Talking about the typically longer runs for films in those days, Mansour analyzed the differences between then and now. "The movies lasted longer, but they didn't necessarily play as long in one house as they can now. Since there were 5 or 6 titles coming along, all from the same company, the movies would move into the neighborhood houses much faster. They had what they called a 14-day and a 21-day release pattern.

"Basically, although it didn't always adhere exactly to that, the first tier of sub-run houses got their movies in two weeks after it opened in Boston, and the next tier would get it in three weeks. It was a little like an assembly line. Stuff just went right through, and it didn't matter how much it grossed. Some movie houses now sometimes keep a popular movie until it comes out on video, and that's why there are so few sub-run movie houses any more. They can't get the best titles."

Another change has happened in distribution patterns over the past three decades. "Most films didn't open wide in the 60s and early 70s, going to every city all at once. They would go to the first run movie houses in the big markets and then gradually go down the line. You didn't see a film playing in 9 or 12 different theaters in the same city when it first opened. Something like End of Days would have played at the Metropolitan, and that would be its only site in Boston, until it moved into the second-run houses. Of course those were huge movie palaces, but even so, films didn't play simultaneously in the suburbs, and there weren't any malls, outside the city. So if you wanted to see a first-run movie you had to come into the city."

Mansour still feels lucky to have been able to work in Boston. "Boston was a very important movie market then. A very few movies might only open at the Music Hall in New York City, and maybe in Grauman's Chinese in Los Angeles, and then gradually go out, but that was the exception. We also had some hard-ticket movies from time to time, where you had assigned seats. Something like Bridge on the River Kwai would play like that before it went into general release.

"But, generally speaking, films opened in Boston the same time they opened in New York and the other major cities, and all the big movie companies had distribution offices in Boston. There was a street in Bay Village where most of these companies had their offices -- it was called Film Row -- they had their offices, and screening rooms, and also shipping facilities, and that was when the films were inspected. They cleaned the prints, tried to make sure that they had the right running time, and see than nothing had been cut out of the film by some projectionist. And that was where critics came for press screenings."

Talking about the great variety of theaters and films he got to work with, Mansour described his Esquire days fondly. "At Esquire I booked over a hundred screens. We had straight porn and gay porn houses to book, we had exploitation theaters, we had drive-ins, art houses, first run commercial houses, sub-run houses. I would go in on Saturdays and Sundays, get the figures, sit around and wait for the owners to come in to go over the bookings. It was fun for me, definitely not a chore.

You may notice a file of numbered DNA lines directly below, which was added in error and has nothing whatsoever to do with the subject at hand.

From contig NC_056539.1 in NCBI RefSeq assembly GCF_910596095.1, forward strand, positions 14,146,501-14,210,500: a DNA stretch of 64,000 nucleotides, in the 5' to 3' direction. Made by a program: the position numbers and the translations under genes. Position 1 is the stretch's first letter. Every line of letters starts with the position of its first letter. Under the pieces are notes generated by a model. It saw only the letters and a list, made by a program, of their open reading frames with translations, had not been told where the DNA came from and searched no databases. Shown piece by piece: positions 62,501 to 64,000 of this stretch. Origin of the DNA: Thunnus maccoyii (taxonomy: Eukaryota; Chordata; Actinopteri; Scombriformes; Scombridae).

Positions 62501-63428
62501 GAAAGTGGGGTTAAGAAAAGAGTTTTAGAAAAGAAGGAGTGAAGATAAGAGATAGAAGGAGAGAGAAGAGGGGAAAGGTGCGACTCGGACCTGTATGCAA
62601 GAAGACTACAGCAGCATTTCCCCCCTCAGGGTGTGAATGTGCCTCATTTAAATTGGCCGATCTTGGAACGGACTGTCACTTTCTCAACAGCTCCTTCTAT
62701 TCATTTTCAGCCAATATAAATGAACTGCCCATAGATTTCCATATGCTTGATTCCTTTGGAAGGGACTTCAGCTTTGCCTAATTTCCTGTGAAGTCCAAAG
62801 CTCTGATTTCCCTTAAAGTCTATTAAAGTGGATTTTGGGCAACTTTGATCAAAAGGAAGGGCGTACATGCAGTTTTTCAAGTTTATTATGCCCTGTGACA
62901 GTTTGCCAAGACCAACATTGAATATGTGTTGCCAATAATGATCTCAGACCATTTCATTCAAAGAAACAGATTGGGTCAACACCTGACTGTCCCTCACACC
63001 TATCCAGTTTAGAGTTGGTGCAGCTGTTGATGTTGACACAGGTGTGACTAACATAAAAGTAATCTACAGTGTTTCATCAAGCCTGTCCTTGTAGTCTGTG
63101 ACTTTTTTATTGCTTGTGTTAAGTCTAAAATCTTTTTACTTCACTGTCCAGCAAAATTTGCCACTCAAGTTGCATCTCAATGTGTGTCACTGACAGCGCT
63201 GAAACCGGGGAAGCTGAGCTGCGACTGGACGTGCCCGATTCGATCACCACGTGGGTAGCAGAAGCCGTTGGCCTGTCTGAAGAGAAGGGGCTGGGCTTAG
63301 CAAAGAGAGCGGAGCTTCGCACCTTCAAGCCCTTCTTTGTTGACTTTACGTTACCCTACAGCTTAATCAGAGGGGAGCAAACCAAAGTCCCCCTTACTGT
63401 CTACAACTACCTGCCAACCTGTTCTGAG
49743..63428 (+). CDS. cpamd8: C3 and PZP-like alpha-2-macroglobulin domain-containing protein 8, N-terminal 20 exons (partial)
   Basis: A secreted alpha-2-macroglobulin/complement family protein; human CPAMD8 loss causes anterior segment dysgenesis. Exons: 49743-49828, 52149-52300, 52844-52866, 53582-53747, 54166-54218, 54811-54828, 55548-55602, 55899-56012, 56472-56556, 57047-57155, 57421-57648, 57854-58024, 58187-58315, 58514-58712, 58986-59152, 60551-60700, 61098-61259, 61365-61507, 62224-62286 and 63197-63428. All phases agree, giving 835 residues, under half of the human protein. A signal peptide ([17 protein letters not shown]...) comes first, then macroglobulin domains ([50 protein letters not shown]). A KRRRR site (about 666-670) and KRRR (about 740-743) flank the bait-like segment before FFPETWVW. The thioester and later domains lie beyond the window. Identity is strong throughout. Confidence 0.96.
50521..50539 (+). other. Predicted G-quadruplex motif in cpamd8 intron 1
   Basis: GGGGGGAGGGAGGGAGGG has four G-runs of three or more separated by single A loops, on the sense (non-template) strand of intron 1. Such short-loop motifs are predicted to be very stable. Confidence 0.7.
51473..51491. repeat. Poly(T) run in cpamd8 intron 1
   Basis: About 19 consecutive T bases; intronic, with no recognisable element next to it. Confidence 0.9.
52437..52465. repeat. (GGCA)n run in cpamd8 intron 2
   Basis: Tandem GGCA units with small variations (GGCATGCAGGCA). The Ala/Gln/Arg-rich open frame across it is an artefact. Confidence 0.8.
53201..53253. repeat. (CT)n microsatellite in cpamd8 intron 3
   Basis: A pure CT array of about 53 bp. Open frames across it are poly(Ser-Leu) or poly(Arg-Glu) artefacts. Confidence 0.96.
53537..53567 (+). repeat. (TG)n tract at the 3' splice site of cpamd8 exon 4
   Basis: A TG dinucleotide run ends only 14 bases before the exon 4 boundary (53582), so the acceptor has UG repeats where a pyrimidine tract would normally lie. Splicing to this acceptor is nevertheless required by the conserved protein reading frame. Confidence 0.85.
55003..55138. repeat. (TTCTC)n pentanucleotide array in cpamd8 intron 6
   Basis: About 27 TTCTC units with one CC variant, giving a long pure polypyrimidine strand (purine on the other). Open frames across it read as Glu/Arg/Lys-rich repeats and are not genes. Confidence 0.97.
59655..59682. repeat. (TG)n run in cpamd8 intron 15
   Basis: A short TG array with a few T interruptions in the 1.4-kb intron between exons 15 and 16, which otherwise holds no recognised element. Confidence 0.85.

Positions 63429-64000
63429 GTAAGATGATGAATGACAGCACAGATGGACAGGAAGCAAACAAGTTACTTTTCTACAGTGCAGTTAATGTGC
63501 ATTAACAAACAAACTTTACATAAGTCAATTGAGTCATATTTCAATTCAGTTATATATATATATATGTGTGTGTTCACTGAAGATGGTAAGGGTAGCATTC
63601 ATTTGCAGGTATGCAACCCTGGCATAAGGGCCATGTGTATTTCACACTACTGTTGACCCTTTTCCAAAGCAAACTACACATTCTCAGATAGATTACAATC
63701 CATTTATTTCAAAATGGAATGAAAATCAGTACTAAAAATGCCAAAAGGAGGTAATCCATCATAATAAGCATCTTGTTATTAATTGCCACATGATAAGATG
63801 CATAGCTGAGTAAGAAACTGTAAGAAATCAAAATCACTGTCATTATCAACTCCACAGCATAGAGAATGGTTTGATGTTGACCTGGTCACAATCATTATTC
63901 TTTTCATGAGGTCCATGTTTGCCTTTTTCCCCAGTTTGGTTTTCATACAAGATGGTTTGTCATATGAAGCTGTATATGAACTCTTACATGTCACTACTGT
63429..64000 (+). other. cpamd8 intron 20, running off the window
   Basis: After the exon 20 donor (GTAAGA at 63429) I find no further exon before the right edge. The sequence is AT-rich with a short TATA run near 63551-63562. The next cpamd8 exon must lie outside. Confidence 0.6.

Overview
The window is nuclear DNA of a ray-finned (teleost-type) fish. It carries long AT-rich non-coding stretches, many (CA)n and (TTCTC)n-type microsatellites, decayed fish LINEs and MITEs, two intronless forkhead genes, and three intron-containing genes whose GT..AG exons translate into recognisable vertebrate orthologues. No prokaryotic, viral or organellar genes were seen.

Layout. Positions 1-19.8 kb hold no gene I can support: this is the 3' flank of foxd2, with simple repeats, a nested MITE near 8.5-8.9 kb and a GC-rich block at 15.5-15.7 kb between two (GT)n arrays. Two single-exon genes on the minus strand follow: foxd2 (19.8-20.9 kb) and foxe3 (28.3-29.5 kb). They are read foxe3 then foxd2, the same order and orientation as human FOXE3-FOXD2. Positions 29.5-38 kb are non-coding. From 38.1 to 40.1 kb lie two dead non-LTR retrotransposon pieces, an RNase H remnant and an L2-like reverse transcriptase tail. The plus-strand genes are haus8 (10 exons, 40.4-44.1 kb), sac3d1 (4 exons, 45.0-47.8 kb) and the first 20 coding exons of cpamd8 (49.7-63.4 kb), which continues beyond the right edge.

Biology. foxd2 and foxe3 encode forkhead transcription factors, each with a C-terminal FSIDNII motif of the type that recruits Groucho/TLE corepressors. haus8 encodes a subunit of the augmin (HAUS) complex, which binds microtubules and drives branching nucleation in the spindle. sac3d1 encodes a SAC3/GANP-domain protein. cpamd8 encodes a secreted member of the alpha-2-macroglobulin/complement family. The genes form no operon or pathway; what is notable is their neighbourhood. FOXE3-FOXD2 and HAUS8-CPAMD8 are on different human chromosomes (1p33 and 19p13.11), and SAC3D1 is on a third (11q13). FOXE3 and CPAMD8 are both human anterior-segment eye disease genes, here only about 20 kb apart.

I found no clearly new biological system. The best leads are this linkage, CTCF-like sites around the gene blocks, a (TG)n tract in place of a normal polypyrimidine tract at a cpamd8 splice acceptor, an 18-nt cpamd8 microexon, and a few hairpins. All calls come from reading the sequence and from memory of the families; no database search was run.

"The Esquire people were primarily exhibitors, but they also branched out a little bit into distribution. That took me to Europe a couple of times, where I bought films, already made, like Mark of the Devil, which we would then distribute to other exhibitors. And then we branched out even further and started to produce films, like Last House on the Left. That was a movie that was basically made because we had made a lot of money on a sex movie called Together, made by a young man in New Jersey named Sean Cunningham.

"He came up to Boston and showed us the film, which starred Marilyn Chambers. I thought it was exploitable, so I recommended it to my bosses. But instead of just showing the movie, they bought the distribution rights, which was a little unusual then. They made a lot of money on it, and so did Cunningham, but he didn't do as well as Esquire did. So to pacify him they gave him some money to make a movie to be called Sex Crime of the Century. He became a producer and hired a director to film it, and the director was of course Wes Craven. So without me, there might not have been a Scream today."

Esquire also worked with Cunningham on his most successful series. "We were also involved in Cunningham's Friday the 13th series, having set up a distribution company named Hallmark Films after the success of Last House ... I believe that after the first three Friday the 13ths we sold the title to Paramount. So every time they made a new movie in the series they would send Esquire a check."

This variety of theaters provided a fertile ground for the development of gay and lesbian filmmaking. "Some of the art theaters would also play some of the new gay movies that were coming out in the 1970s. Not porn, but maybe with a little soft core action. I booked the Garden Theater on Arlington Street, and we played some of Artie Bressan's films there. [Arthur Bressan, Jr. made several distinctive porn films in the 70s and 80s, including Pleasure Beach (1984), which helped him to fund the shooting of three non-porn features, including Buddies (1985), the first fiction film about AIDS.]